That Attitude of Gratitude

Peanut butter

I’ve been thinking about gratitude lately. It used to be one of those buzz words that annoyed me. I felt like it was the sort of word that people would throw out there to minimise people’s pain and use as a kind of silver-bullet-cure-all for any ailment from depression to the hot runs. I found it to be the domain of the Pollyanna types that lived in a Technicolor world that seemed so far removed from real life. And maybe it’s because in the church I have had many experiences where the message I received was that I should be grateful for areas of my life where things didn’t seem fair. Which kind of felt like someone leading their dayglo tambourine parade past my wheelchair and telling me to get up and dance – invalidating, and insensitive, and patronising.

But I’m seeing things differently these days. The really beautiful thing I’ve discovered is that gratitude has started creeping up on me. Instead of wielding a stick and trying to force gratitude, it’s been tapping me on the shoulder and delighting me with an infectious smile and a warm hug. I don’t think it’s just a spontaneous lucky break that it’s started happening, but as a result of engaging in practices that have taught my mind and spirit to look for the lovely. For the past several months I have been regularly meditating, practicing mindfulness, and becoming more present in my body. As a result of this I’m seeing joy in the small things I once took for granted.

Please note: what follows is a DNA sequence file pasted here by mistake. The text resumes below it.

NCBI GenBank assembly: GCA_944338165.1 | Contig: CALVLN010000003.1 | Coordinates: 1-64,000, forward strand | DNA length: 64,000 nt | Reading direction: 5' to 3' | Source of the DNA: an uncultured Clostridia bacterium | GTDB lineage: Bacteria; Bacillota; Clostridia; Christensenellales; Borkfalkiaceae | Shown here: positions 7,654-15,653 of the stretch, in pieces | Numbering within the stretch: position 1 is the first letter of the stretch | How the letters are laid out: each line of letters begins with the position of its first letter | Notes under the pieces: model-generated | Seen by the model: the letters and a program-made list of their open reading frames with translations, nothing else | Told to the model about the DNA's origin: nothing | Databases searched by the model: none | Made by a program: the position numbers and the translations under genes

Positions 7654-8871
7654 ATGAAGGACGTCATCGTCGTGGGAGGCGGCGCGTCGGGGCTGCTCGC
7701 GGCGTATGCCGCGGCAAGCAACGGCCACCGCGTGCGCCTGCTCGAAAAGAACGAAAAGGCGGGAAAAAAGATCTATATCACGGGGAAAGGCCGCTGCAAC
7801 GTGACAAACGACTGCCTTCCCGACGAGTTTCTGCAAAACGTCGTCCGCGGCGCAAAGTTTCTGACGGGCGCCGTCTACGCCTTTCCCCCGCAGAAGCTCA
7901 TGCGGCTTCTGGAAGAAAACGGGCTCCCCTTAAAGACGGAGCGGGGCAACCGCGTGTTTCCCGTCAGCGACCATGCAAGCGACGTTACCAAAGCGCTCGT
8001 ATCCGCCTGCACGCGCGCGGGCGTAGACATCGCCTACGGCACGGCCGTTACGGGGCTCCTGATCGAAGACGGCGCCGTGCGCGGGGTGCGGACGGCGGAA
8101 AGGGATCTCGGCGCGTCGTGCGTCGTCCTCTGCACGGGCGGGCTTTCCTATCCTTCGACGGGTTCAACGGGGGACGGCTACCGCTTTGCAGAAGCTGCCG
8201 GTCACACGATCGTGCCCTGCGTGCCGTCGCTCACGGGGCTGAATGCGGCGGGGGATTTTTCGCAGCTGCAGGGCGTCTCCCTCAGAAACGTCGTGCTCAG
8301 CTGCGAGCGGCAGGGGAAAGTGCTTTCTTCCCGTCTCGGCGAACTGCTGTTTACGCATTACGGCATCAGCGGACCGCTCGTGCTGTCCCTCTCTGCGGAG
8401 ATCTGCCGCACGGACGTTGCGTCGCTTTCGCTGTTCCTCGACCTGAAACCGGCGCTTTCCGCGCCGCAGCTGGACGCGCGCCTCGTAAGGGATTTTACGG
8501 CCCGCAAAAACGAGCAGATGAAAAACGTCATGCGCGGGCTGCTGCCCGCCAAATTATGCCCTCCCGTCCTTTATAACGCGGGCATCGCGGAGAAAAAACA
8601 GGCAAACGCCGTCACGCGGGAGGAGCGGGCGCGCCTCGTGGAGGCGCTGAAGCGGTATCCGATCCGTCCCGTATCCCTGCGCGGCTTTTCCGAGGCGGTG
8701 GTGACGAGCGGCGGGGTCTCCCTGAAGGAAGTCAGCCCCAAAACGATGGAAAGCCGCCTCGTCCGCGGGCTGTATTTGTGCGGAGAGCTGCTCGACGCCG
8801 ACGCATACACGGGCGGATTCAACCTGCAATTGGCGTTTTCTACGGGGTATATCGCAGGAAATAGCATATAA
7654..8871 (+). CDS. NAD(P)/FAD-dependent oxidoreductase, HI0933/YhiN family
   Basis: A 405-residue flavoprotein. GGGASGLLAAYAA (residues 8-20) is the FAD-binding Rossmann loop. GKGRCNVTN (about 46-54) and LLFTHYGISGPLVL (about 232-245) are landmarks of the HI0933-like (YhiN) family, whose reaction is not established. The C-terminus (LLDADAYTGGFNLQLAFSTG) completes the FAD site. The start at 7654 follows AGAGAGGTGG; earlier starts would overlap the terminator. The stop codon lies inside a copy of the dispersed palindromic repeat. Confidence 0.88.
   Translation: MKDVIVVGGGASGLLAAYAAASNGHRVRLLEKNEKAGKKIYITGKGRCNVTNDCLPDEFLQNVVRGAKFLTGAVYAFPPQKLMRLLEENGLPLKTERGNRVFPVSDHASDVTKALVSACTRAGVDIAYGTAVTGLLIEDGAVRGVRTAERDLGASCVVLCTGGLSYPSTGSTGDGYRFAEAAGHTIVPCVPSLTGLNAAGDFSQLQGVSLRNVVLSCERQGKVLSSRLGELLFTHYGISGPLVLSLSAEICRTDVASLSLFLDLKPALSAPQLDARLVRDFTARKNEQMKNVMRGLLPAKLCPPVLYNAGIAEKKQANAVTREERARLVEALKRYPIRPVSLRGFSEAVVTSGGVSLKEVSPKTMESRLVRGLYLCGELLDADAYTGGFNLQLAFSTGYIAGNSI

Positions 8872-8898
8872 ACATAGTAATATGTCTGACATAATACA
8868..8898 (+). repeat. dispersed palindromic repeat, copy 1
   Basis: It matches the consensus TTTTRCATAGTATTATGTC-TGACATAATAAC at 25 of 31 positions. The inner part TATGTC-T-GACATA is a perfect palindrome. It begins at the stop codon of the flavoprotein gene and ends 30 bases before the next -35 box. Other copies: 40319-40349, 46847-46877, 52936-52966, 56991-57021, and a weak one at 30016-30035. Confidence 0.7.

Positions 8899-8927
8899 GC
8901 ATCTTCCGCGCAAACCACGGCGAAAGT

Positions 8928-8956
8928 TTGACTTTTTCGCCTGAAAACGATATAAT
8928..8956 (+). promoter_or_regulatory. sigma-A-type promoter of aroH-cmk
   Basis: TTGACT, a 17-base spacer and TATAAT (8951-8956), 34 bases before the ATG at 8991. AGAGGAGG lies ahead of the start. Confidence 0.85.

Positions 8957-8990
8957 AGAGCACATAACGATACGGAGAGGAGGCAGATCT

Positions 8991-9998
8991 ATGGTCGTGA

I was putting the groceries away after a trip to the super a while back, and as I was putting food in the cupboard, I was overwhelmed by such immense gratitude that there was plentiful, healthy and delicious food to feed my wee family. I found myself holding the peanut butter in both hands, close to my chest and with tears in my eyes, whispering, “Thank you peanut butter.” (And it winked at me and whispered back, “You’re welcome Ma’am.”). Then I began thanking each item of food before it got stored away. Me of five years ago would be reaching for the barf bag about now, like, seriously, how cheesy can you get? But it wasn’t cheesy, because it wasn’t rehearsed or forced or staged, it was a genuine expression flowing from heart, and it just felt like the right way to respond at that moment.